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Carbon management and rural livelihoods | Elaine Muir


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Plan Vivo Foundation

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Carbon management and rural livelihoods | Elaine Muir

  1. 1. Plan Vivo – Carbon management and rural livelihoods• The Voluntary Forest Carbon market• Voluntary Carbon Standards• The Plan Vivo Standard• Applicability of The Plan Vivo Standard to forestry in Scotland Contact Elaine Muir email: Tel: 0131 672 3782 | Fax: 0131 672 9299 Tower Mains Studios 18b Liberton Brae Edinburgh EH16 6AE 1
  2. 2. The Voluntary Carbon market• Not required by the law, not regulated by overarching authority• Credits known as VERs• Companies and individuals offset their emissions on a voluntary basis to claim climate or carbon neutrality• Standards have been developed to provide transparency and quality assurance• Voluntary carbon market transacted about 131 million tCO₂ in 2010• Largest share of sales = REDD (29%), A/R (around 8%)• Innovation and experimentation for future compliance schemes 2
  3. 3. Why voluntary markets for forest carbon?• Compliance markets NOT working for land-use• Costly, complex and bureaucratic 3
  4. 4. Voluntary forest carbon standards• Increase transparency• Provide quality assurance CAR 2% CCB + VCS 2% CCB Other 3% 6% SGS 4% ISO 14064 37% Plan Vivo 10% VCS + ACR 35% 4
  5. 5. The Plan Vivo System and StandardsPlan Vivo: a standard and system• Tailored for projects working with rural communities to conserve and restore ecosystems and build sustainable livelihoodsHistory of Plan Vivo Stems from a 1994 DFID funded research project in Mexico Objective: to assess whether rural communities can access carbon finance 5
  6. 6. How does it work? What is a plan vivo?• Range of activities: Afforestation/reforestation, agroforestry, forest conservation and restoration• Participatory planning: Participants draw up plan vivos (management plans)• Individual (smallholder) or group (e.g. community forest) 6
  7. 7. How are carbon services quantified?The project generates technical specifications for each land-use.• Additionality• Baseline (absence of project)• Project scenario• Leakage• Risks to sustainability e.g. fire(determine risk buffer level 10-30%) 7
  8. 8. Carbon benefits of different land-use activities over time Avoided deforestation Afforestation / agroforestry Project ProjectCarbon stock Baseline Baseline 20-40 years Approximate carbon benefits Approximate carbon benefits • 40 tC/ha miombo woodland • 15 tC/ha agroforestry systems • 120 tC/ha secondary tropical forest • 60 tC/ha mixed use plantations • 200 tC/ha primary tropical forest • 100 tC/ha tropical hardwoods Multiply by 3.67 for CO2e 8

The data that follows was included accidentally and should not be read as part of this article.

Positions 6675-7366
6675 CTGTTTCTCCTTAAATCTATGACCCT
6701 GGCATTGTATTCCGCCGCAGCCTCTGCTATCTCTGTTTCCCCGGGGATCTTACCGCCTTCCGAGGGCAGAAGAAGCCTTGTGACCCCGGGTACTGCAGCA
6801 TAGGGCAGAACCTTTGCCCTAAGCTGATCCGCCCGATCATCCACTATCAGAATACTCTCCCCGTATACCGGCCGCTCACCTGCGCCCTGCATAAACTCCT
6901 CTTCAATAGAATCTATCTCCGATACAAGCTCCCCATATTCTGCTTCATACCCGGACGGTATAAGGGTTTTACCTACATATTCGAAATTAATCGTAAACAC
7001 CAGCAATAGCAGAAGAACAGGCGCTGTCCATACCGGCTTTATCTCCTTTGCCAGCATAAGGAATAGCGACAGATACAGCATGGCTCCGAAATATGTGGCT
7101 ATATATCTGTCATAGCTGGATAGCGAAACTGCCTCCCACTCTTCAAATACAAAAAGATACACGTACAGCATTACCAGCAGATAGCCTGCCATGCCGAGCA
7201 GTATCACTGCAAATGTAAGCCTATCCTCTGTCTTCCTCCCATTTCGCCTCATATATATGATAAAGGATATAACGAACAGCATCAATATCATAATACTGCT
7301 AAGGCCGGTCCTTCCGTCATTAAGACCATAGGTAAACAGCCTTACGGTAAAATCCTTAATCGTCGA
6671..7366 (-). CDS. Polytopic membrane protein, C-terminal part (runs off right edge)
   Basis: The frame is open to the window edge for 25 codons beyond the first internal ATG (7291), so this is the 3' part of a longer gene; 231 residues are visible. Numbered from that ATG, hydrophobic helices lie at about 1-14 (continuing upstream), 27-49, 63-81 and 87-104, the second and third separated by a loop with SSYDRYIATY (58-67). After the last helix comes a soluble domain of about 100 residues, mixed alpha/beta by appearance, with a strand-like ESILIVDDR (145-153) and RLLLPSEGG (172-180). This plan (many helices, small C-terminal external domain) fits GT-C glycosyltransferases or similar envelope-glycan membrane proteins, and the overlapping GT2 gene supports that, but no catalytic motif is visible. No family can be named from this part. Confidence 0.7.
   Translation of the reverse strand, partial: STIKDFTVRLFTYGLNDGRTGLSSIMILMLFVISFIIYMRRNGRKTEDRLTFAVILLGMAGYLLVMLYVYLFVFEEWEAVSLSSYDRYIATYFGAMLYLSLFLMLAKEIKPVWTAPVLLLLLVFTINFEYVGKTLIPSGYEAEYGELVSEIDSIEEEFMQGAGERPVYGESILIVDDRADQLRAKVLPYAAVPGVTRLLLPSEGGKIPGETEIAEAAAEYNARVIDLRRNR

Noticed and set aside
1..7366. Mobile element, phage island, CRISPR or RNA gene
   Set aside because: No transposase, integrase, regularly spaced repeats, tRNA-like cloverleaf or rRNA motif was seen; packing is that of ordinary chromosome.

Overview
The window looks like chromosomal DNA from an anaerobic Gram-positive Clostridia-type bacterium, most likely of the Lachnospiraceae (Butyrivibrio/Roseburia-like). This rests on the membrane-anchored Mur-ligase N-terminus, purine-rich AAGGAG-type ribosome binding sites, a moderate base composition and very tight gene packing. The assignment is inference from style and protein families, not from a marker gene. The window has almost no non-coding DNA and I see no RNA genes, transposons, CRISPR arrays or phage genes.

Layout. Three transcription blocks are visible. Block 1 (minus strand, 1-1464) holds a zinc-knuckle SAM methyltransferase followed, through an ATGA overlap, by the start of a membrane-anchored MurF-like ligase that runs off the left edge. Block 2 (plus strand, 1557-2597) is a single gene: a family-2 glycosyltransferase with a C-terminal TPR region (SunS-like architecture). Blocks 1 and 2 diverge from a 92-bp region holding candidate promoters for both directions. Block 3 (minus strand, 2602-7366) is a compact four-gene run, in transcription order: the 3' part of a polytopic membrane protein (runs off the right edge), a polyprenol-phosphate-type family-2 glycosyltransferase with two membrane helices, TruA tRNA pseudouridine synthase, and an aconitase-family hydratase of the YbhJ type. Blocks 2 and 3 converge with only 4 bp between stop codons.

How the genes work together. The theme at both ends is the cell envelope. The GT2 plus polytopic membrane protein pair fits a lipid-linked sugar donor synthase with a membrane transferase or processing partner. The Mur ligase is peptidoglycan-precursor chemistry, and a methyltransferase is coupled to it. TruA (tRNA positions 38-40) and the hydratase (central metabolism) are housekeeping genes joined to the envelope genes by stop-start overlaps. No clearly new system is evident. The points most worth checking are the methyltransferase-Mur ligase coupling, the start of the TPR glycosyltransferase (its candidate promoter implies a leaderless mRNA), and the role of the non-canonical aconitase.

9. 9. Transacting carbon services (PES agreements)• Project enters into agreements with individual producers or community groups for their carbon services• E.g. farmer, 1ha afforestation, agrees to sell 300 tCO₂ at $3.60/ tonne Community banker in Kiyanga issuing a PES payment to a producer, TFGB project 9
  10. 10. How are results monitored?Monitoring and furtherextension supportprovided by local staff,with assistance andoversight(emphasis on transferof technical capacity,gradualdecentralisation ofroles) 10
  11. 11. Conditional payments for ecosystem servicesYear Target/milestone Payment1 33% plot established $/ local currency2 66% plot established3 100% established5 85% survival + average dbh710…15… 11
  12. 12. Achievements so far• Projects under development or operational in 14 countries• >4500 participants with plan vivos• >20,000 hectares under management• ~$6 million channelled to developing countries• 1,000,000 tCO2 certified to date 12
  13. 13. The Markit Environmental Registry• Ensuring transparency and traceability• Example serial numberPV-PVC-UG-100000000000171-01012010-31122010-1539717-1569716-MER-0-A 13
  14. 14. How is PES financed? 14
  15. 15. Certificate Issuance history 15
  16. 16. How is finance shared? Certification $0.35 Verification, marketing? $0.65 Admin’ monitoring, etc Example price: $1.40 $6 / tCO2 Staged payment to• Producers must receive an communities/ equitable share producers $3.60 16
  17. 17. Project example: Trees for Global Benefits• Set up in 2003• Coordinated by Ecotrust• Scaling-up from 30 to 700 over 7 years• Expansion to new activities• Further expansion to REDD+• Socio-economic impact study showing poverty reduction• Links to microfinance 17
  18. 18. The Plan Vivo Standard: applicability to the Woodland Carbon Code Similarities Differences• Both set out robust • Focus on developing requirements for voluntary countries carbon projects, enabling • Focus on communities and consistent measurement of benefit sharing, to break carbon uptake cycle of poverty and• Both have a system of environmental degradation. independent quality assurance 18
  19. 19. ContactElaine Muirelaine@planvivofoundation.orgTel: 0131 672 3782 | Fax: 0131 672 9299Tower Mains Studios18b Liberton BraeEdinburgh EH16 6AE 19